The two African American women arrived separately at Stanley Drug Co., both searching for guidance.
Behind them stretched a mural of Jude, patron saint of hopeless causes, along with prices and terms for seeing the Tarot card reader.
One, a Catholic wearing a gold cross, came because she suspected that a neighbor and gambling buddy had put a spell on her to steal her luck. The other noted that even the Bible mentions people who can see the future. And so both awaited the card reader: $35 a reading, by appointment.
Hoodoo, or folk magic, has been at work in the American South for generations. It was preserved by compounding pharmacies in African American neighborhoods like Houston's Fifth Ward, where Stanley Drug opened in 1938.
Once one of the city's three thriving black downtowns, the “Bloody Fifth” was plagued by violence and carved up by urban renewal to make way for interstate highways. Now Stanley Drug is one of the few survivors among the ward's overgrown lots and abandoned storefronts.
From the outside, Stanley Drug looks like a warehouse. Inside, herbal remedies perfume the air and counters boast all manner of ingredients — Chinese “business powder,” devil's club root, coffin nails, African mojo wishing beans, and coyote skin, teeth and penises.
The pharmacy shut down long ago, but the name remains on one of the few hoodoo shops nationwide.
“Hoodoo and root work is a very Southern thing. You can be Baptist and do this,” said Stanley Drug owner Stephanie May, whose family once owned a plantation.
It is easy to dismiss Stanley Drug's wares as a ruse. But is the superstition at work here all that different from trying not to step on sidewalk cracks, walk under ladders or cross paths with black cats?
Many customers are devout Christians, including preachers in search of more love from their congregations — and donations.
Unlike voodoo, which is considered a religion, hoodoo incorporates the reading of Scriptures and using spices and charms found at Mexican yerberias and Caribbean botanicas. Practitioners strike matches at their door to entice the devil out with sulfur. They boil bayberry to cleanse their homes at New Year's. For protection against evil they keep a bowl of lemons near the door and hang bottles and television tubes in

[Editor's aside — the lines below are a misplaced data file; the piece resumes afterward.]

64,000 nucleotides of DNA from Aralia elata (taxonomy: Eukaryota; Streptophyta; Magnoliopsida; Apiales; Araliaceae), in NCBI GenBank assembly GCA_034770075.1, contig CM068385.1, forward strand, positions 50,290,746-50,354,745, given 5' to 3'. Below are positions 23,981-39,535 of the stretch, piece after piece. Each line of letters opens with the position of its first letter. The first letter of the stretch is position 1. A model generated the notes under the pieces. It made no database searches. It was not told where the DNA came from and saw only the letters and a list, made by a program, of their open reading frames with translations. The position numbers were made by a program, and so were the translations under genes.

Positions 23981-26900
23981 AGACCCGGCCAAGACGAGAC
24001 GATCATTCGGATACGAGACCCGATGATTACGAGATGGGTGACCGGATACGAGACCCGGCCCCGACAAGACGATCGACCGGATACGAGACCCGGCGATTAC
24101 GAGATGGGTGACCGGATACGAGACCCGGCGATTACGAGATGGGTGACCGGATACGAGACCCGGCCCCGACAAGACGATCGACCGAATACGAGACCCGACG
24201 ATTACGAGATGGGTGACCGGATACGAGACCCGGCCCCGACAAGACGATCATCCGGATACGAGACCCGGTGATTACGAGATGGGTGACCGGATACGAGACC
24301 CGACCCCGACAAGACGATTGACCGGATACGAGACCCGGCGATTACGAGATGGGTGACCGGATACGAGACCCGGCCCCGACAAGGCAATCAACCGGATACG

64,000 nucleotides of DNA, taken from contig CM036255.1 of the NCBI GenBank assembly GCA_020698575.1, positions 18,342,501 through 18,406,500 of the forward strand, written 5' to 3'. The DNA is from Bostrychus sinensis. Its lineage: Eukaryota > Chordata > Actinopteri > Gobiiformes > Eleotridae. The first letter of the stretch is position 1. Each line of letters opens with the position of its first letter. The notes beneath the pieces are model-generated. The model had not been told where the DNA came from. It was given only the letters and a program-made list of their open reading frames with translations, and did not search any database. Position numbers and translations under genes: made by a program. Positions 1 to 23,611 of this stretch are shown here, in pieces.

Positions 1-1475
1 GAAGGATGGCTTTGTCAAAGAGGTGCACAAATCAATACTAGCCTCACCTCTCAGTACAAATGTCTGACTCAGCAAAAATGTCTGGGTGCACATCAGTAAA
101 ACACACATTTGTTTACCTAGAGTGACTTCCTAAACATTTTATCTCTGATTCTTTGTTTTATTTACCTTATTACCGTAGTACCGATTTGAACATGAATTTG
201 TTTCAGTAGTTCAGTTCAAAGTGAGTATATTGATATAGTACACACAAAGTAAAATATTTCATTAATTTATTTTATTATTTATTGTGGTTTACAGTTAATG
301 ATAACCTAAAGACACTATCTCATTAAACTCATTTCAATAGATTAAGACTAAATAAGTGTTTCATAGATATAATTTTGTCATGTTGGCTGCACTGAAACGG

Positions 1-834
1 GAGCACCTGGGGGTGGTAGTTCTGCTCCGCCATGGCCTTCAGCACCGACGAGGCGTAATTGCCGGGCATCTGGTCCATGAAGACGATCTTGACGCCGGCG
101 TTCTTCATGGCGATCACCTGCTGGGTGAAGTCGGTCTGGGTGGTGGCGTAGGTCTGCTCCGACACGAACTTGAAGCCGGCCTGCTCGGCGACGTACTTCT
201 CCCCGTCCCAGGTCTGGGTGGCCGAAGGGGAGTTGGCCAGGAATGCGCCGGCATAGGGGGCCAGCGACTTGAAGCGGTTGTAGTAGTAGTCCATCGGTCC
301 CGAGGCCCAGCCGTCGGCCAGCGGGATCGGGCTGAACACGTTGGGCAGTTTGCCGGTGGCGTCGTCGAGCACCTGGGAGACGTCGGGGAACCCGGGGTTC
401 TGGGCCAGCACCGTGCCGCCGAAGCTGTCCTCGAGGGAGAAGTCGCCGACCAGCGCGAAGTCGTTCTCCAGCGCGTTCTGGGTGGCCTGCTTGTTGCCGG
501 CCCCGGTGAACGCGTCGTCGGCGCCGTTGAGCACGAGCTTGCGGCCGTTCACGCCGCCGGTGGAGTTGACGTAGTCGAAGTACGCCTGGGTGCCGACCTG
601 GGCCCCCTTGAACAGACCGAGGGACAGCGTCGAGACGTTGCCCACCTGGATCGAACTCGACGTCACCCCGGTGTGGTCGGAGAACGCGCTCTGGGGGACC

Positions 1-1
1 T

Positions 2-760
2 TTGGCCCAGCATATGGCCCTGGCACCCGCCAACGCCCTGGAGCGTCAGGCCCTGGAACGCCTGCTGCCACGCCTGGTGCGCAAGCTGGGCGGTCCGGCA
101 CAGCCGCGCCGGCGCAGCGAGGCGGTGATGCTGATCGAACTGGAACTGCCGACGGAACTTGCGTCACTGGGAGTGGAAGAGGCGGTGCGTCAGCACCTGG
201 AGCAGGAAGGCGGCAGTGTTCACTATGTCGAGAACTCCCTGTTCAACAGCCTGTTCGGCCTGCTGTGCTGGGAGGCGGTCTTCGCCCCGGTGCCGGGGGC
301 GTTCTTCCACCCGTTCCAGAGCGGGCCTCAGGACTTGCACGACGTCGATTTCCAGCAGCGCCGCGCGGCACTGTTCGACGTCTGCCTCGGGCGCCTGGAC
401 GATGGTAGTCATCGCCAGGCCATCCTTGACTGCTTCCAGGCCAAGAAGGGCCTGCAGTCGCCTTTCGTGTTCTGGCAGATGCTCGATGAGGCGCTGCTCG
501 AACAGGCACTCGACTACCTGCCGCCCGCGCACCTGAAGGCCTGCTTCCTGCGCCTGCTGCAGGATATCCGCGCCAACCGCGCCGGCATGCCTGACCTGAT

“There's a lot of this, hoodoo, all over the country. People just don't see it,” May said.
Many customers are African American and Latino, and their desires are a barometer of the community's well-being. Often they look for control in an uncertain world — over court cases, job searches and relationships. Women seek relief from abusive and unfaithful men. One recent visitor sought protection from being cursed by the wife of the man she'd been cheating with.
Increasingly, as plummeting oil prices have prompted layoffs across Texas, Stanley Drug's clients have bought lucky candles and mojo bags to take to the casinos.
“We have a lot of people coming in looking for financial stability,” said Esther Sanchez, whose co-worker Crissy Schutz recently returned to Stanley Drug after losing her oil field job.
“The tone has got more serious,” said May, who has worked a variety of jobs, including as an oil and gas accountant. “We went from selling a lot of ‘get a man' candles to ‘I need a job.' We sell a lot of ‘steady work' candles.”
Some people fear May because they believe she has unlimited power to do evil, despite her wide smile, halo of gray hair and folksy ways (she runs a holistic farm on the side). She said enemies have left evil handiwork in the parking lot: feces, occult candles, dead animals.
May keeps a pistol-grip shotgun in the corner of her office. The shop has no public restroom because, she says, “You can do the worst evil against someone in their bathroom.” She practices what she preaches, but only the good spells.
“Doing evil rarely pays,” she said.